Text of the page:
Notre Dame kicked off the 2017 season in impressive fashion, beating Temple — the defending American Athletic Conference champion. The team’s 49-16 victory over the Owls got the Irish off on the right foot, but head coach Brian Kelly knows his team still has a lot of work to do.
It starts with the defense.
“I jstill think our fundamentals have to get better,” Kelly said during his Georgia week press conference. “We have to tackle better. That will start with all phases of our tackling.”
The message of improvement goes far beyond the defense, which gave up ground early before settling in and handling the Temple rushing attack. Notre Dame’s entire team, including its potent offense, has areas where improvement is needed.
“I told our football team its situational awareness has to get better,” Kelly said. “We have some situations where we’ve got to react quicker. In the screen game, for example, our situational awareness wasn’t great.
“We backed up in the end zone on a throw,” he continued, referring to junior quarterback Brandon Wimbush. “We have to know where we are on the field. So some of the fundamental things and then some situational awareness, I think, have to get better.”
Tackling was a major area of concern for Notre Dame in recent seasons, especially in 2016. Kelly liked the improvement his team has made, but expects more moving forward.
“It can get better,” he said. “I thought for a first game we held onto some tackles. We’d like to be a little bit better in terms of positioning on our tackling.
“When you’re in that first game and it’s a little faster, your aim is a little off. I think we’ll be a better tackling football team in week two.”
Part of the need for improvement comes from the fact Notre Dame played so many new players, or players who had not seen significant minutes in the past.
“I thought Brandon Wimbush, as a first-time player, first-time starter, was pretty good,” Kelly said. “… [Freshman defensive lineman] Myron Tagovailoa-Amosa was pretty good. He was explosive and did some really good things … [Freshman safety] Isaiah Robertson on special teams was really good as a true freshman.
“I thought there were some nice things from first-year players. There were some nice things from [sophomore running back] Tony Jones, as a first-year player, and then some of the true freshman were able to show themselves. [Freshman defensive lineman] Kurt Hinish played a lot of football. I thought he learned a lot in his first start and got a lot of action.”
Te’von Coney’s Offseason Improvements Show Up On Saturday
One of Notre Dame’s defensive standouts was junior linebacker Te’von Coney, who came off the bench to rack up six tackles, 1.5 tackles for loss and a crucial third-down sack that kept Temple out of the end zone.
Coney played at a high level in the opener, which followed a fall camp in which he received his head coach’s praise. But it’s not the physical improvements alone that have made Coney such a key part of Notre Dame’s talented linebacker rotation.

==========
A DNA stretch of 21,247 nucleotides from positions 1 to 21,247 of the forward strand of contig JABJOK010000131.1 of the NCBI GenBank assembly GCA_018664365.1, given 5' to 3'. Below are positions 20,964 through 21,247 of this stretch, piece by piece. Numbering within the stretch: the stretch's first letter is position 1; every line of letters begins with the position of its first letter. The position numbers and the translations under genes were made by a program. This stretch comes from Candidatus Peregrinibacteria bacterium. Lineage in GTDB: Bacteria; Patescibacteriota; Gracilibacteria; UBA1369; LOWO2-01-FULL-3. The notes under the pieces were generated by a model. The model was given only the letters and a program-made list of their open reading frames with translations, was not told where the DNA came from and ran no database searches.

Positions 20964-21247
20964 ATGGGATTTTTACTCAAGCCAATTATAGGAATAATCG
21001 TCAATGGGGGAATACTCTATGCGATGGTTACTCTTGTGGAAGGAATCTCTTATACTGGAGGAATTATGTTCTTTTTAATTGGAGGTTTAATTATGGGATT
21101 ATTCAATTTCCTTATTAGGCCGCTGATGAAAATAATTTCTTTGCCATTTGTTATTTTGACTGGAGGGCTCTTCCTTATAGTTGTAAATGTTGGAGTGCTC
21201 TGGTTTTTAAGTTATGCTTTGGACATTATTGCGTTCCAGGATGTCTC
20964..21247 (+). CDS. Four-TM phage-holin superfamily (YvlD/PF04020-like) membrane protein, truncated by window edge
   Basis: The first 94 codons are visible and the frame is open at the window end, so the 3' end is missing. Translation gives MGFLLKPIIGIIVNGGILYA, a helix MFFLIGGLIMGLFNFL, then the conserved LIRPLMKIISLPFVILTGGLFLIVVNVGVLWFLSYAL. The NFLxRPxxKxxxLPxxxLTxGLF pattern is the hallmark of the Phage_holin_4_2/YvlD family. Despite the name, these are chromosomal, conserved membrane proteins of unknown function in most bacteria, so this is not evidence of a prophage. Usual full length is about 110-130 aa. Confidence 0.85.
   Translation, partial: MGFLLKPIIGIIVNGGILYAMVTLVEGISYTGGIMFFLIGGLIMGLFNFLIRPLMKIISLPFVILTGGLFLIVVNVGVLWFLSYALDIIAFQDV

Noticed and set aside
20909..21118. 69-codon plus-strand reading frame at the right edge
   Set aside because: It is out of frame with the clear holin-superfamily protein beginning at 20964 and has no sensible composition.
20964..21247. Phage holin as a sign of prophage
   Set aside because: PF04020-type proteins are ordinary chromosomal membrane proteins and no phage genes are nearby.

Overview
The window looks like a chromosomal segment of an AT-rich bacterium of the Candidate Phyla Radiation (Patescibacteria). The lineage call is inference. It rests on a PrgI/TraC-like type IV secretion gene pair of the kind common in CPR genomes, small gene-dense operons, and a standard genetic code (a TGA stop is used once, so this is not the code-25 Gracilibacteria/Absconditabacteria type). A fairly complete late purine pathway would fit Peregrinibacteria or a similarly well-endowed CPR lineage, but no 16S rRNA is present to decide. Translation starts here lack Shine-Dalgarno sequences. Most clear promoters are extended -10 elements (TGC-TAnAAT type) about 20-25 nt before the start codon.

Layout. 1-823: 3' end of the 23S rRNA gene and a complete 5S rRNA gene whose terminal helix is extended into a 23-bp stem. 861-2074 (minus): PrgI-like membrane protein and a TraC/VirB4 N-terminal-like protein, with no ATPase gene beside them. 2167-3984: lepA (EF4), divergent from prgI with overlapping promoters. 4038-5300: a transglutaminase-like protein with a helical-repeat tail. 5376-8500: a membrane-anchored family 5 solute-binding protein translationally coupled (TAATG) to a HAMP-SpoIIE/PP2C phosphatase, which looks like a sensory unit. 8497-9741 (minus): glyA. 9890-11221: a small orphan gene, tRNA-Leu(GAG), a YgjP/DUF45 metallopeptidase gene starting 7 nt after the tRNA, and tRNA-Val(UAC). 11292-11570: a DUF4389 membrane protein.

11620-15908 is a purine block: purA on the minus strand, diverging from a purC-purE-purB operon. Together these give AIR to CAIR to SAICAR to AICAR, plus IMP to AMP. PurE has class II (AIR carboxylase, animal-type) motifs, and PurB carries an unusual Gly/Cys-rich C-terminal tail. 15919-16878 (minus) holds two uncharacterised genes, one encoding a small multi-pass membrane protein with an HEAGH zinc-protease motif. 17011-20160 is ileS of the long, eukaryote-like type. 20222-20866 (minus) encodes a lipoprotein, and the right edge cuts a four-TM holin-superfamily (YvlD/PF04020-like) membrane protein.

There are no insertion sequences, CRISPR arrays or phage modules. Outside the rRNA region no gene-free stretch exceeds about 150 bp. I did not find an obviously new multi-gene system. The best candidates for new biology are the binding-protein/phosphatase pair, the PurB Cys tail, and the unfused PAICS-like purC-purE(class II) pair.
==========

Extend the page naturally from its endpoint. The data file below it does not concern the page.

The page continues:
“His physicality and his strength is certainly there,” Kelly said. “What has changed in Te’von is his traits. I’ll give you the example. Last year the back goes away, he probably follows the back and doesn’t blitz off the edge. But with his attention to detail, he’s locked in, he does his assignment, we cut loose the tight end, and he covers up for a mistake on a play. We were covering up for his mistakes last year.
“So it’s not just the physical talent. He really had that in a large degree. Where he’s taken the huge jump is in his traits. His attention to detail, his focus. He is a locked-in football player, and that’s where he’s making the jump.”
Physical Improvement Proves Beneficial To Jay Hayes
While Coney had the physical traits, senior defensive end Jay Hayes was a player that needed to develop as a person and a player.
“There’s no question that he has matured both on and off the field. But his is different,” Kelly explained, drawing a contrast between the rise of Coney and Hayes. “His has been in correctives in the weight room and mobility and his agility and his footwork.
“This is a big, strong football player. He’s 285 pounds, and he needed to match that strength and size with his footwork and change of direction. He committed to that in the offseason. [Trainer] Rob Hunt and the trainers did a great job on correctives with his footwork and his feet in particular to get him where his change of direction now matches and meets his physicality.”
Gilman Denied Transfer Waiver
Sophomore safety Alohi Gilman had hoped to gain immediate eligibility after transferring from Navy during the summer. His initial waiver request was denied the week prior to the home opener against Temple. Notre Dame appealed his case to the NCAA, but with no luck.
“Alohi’s appeal has been denied,” Kelly said during his pre-Georgia press conference. “We have put that one to the side and we’ll move forward.
“Alohi will be obviously eligible next year, and we’re excited about his involvement in our program. But that is now something we can move forward with.”
Kelly mentioned that fifth-year senior tight end Durham Smythe, who left Notre Dame’s win over Temple after taking a hard hit over the middle, is working towards getting on track to play this weekend after going through the concussion protocol.
“Durham Smythe is progressing well,” the head coach noted. “He’ll be out at practice today in a non-contact format, and if he does well today, we’ll initial him to the full status. ”
Junior defensive tackle Micah Dew-Treadway missed the opener with a knee injury, but Kelly expects him back for the Georgia contest.
“Micah Dew-Treadway will practice today,” he said. “He had a great day in the weight room yesterday. We feel like he’s ready to get out there and compete for us.”